February Issue 2003

By | News & Politics | Published 16 years ago

It was 10 a.m on September 12 , 2001, a day after the devastating terrorist attacks on New York’s World Trade Center and Pentagon headquarters in Washington, when Lt. General Mahmood Ahmed, the then ISI chief, arrived at the State Department for an emergency meeting with the US Deputy Secretary of State, Richard Armitage. The General, who was on an official visit to Washington, was to leave for home, but was left stranded, as all airports had been closed.

“General, we require your country’s full support and cooperation,” Armitage told Pakistan’s spy master and member of the triumvirate that ruled the country. “We want to know whether you are with us or not, in our fight against terror,” he added. The meeting was adjourned for the next day after the General had assured the Armitage of Pakistan’s full support. “We will tell you tomorrow what you are required to do,” Armitage said as they left the room.

Meanwhile, at 1:30 p.m, Colin Powell spoke to President Musharraf on the phone. “The American people would not understand if Pakistan did not cooperate in this fight with the United States,” Powell said candidly, as one general to another. President Musharraf promised to cooperate fully with the United States.

It was 12 p.m on September 13, when General Mahmood returned to the State Department for the second meeting. “This is not negotiable,” said Armitage, as he handed over a single sheet of paper with seven demands which Bush administration wanted him to accept. The general, who was known for his hard-line pro-Taliban position, glanced through the paper for a few seconds and replied: “They are all acceptable to us.” The swift response took Armitage by surprise. “These are very powerful words, General. Do you not want to discuss with your President?” he asked. “I know the president’s mind,” replied General Mahmood. A visibly elated Armitage asked General Mahmood to meet with George Tenet, the CIA chief at his headquarters at Langley. “He is waiting for you,” said Armitage.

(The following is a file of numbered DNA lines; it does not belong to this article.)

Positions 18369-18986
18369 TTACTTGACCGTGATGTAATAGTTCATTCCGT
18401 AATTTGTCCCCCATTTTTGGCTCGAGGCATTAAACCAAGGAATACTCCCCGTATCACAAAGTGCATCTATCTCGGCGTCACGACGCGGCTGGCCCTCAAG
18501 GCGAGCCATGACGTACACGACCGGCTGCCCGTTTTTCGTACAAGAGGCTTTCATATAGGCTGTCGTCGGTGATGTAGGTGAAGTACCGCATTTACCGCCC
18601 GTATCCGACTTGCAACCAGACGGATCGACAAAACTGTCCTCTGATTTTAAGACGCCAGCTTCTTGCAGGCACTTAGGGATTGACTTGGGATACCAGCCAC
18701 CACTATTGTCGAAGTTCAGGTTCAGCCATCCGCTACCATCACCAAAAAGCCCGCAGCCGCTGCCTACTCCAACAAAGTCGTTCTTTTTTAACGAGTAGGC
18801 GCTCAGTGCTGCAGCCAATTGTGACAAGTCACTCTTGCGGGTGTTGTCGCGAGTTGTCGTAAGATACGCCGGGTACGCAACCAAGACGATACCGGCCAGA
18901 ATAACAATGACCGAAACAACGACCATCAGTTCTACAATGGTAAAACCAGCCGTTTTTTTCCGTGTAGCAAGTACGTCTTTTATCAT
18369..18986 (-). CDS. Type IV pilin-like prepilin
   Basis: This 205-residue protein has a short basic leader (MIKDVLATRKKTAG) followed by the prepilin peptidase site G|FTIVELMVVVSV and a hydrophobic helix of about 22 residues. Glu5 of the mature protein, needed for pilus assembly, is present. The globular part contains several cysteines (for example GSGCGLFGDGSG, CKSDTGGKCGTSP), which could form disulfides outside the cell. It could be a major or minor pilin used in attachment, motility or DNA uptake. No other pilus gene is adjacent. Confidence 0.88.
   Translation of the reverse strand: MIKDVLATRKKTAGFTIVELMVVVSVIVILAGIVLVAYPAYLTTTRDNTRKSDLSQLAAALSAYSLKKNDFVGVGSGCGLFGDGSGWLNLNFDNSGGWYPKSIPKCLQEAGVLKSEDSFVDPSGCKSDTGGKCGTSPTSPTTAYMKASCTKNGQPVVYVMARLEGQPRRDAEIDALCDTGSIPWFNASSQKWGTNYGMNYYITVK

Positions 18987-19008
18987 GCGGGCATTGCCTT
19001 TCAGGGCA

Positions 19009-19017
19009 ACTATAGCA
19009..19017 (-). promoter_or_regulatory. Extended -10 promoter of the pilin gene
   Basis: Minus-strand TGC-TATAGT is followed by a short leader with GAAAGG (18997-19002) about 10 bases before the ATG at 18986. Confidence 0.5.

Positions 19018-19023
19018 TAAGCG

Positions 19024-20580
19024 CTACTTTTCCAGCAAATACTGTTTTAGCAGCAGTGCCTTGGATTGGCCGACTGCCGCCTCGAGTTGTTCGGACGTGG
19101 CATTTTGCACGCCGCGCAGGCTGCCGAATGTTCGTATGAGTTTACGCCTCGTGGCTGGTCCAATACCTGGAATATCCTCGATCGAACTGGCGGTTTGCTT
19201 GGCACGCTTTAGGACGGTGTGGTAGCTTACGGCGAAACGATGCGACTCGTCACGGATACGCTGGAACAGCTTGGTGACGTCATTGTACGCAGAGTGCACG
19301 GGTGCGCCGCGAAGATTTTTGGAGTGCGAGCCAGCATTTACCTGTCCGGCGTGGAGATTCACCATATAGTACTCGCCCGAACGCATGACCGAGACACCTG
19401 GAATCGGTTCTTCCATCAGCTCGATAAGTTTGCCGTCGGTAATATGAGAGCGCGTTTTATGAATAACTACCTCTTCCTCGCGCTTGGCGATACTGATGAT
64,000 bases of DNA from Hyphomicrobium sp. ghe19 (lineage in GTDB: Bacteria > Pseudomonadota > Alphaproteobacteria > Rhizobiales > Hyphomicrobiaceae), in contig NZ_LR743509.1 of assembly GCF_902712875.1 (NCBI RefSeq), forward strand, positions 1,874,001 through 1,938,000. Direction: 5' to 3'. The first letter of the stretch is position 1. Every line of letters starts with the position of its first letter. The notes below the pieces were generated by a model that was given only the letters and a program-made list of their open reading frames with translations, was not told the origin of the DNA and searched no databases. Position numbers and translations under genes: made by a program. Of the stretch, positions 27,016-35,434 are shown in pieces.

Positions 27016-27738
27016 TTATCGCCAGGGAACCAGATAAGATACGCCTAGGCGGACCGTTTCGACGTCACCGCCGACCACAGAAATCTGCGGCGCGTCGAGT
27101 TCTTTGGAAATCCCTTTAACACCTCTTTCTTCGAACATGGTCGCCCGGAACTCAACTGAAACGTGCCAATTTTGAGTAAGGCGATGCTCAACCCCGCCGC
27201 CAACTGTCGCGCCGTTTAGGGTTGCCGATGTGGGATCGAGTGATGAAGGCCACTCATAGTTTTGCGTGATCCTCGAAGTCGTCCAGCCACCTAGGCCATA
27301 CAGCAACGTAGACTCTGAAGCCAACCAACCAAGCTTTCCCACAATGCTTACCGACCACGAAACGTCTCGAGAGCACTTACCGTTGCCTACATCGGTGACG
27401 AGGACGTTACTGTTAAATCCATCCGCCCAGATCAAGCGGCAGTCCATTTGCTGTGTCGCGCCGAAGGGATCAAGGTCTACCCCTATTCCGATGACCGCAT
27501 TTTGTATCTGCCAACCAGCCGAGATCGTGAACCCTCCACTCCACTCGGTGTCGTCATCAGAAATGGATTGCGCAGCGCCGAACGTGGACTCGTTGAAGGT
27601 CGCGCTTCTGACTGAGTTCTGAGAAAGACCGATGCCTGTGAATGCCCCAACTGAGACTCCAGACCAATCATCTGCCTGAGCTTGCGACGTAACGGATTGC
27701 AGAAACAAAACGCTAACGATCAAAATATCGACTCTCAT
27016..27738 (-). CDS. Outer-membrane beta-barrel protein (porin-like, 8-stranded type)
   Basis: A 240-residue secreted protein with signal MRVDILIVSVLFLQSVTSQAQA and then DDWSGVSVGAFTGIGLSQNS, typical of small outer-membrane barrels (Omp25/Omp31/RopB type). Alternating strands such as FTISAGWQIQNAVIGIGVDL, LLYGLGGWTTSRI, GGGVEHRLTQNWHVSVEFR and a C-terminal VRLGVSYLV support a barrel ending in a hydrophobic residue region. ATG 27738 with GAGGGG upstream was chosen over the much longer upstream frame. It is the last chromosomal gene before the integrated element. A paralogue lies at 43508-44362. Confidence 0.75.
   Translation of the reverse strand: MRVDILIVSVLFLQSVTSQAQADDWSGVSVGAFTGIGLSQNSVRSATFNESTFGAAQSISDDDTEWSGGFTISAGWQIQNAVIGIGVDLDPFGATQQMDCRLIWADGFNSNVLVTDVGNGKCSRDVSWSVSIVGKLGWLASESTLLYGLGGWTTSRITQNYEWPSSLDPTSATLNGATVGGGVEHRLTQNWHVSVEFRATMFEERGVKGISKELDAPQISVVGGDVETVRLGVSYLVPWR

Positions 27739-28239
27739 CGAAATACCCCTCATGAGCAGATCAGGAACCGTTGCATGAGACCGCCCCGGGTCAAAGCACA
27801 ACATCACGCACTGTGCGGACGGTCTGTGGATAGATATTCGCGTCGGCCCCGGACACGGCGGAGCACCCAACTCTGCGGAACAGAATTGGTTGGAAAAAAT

Islamabad’s support was important for the United States. Its geographical proximity and its vast intelligence information on Afghanistan were seen as crucial for any military action against the Taliban and Al-Qaeda. Pakistan was one of the two countries — the other was Saudi Arabia — which had formally recognised the conservative Afghan Islamic government. The American demands, to which General Mahmood acceded to, in next to no time, required Pakistan to abandon its support for the Taliban regime and provide logistical support to the American forces. The list of demands included:

1) Stop Al-Qaeda operations on the Pakistani border, intercept arms shipments through Pakistan and all logistical support for bin Laden

2) Blanket over-flights and landing rights for US planes.

3) Access to Pakistan’s naval bases, airbases and borders.

4) Immediate intelligence and immigration information.

5) Curb all domestic expression of support for terrorism against the United States, its friends and allies.

6) Cut off fuel supply to the Taliban and stop Pakistani volunteers going into Afghanistan to join the Taliban.

7) For Pakistan to break diplomatic relations with the Taliban and assist the US to destroy bin Laden and his Al-Qaeda network.

Interestingly, a few days earlier, General Mahmood in his talks with the CIA chief, had defended Mullah Omar describing him as a pious humanitarian, not a man of violence. Pakistan’s patronage of the conservative Taliban regime, which had provided a base for bin Laden and thousands of other militants from different nationalities, had strained Pakistan’s relations, not only with the United States, but also with neighbouring countries. It is clearly apparent that the post-September turnaround was forced on the military regime, and was not the result of a considered policy review. Just a few months before surrendering to America’s arm-twisting, the military authorities were vehemently defending their support for the Taliban regime which, according to them, provided Pakistan “strategic depth.” It was the same General Mahmood who tried to convince the American administration about the Taliban when Thomas Pickering, deputy Secretary of State in the Clinton administration, warned Pakistan against the consequences of being “in bed with the Taliban.”

Astonishingly, within a course of a week, the military government took an about-turn to become a lynchpin in the US-led military operation in Afghanistan which ousted the Taliban regime. Pakistan was back as the US’s strategic partner in the region and was now involved in a new war against terrorism. Indubitably, the military government did not have any option, but the unconditional and the quick about turn surprised even the American authorities.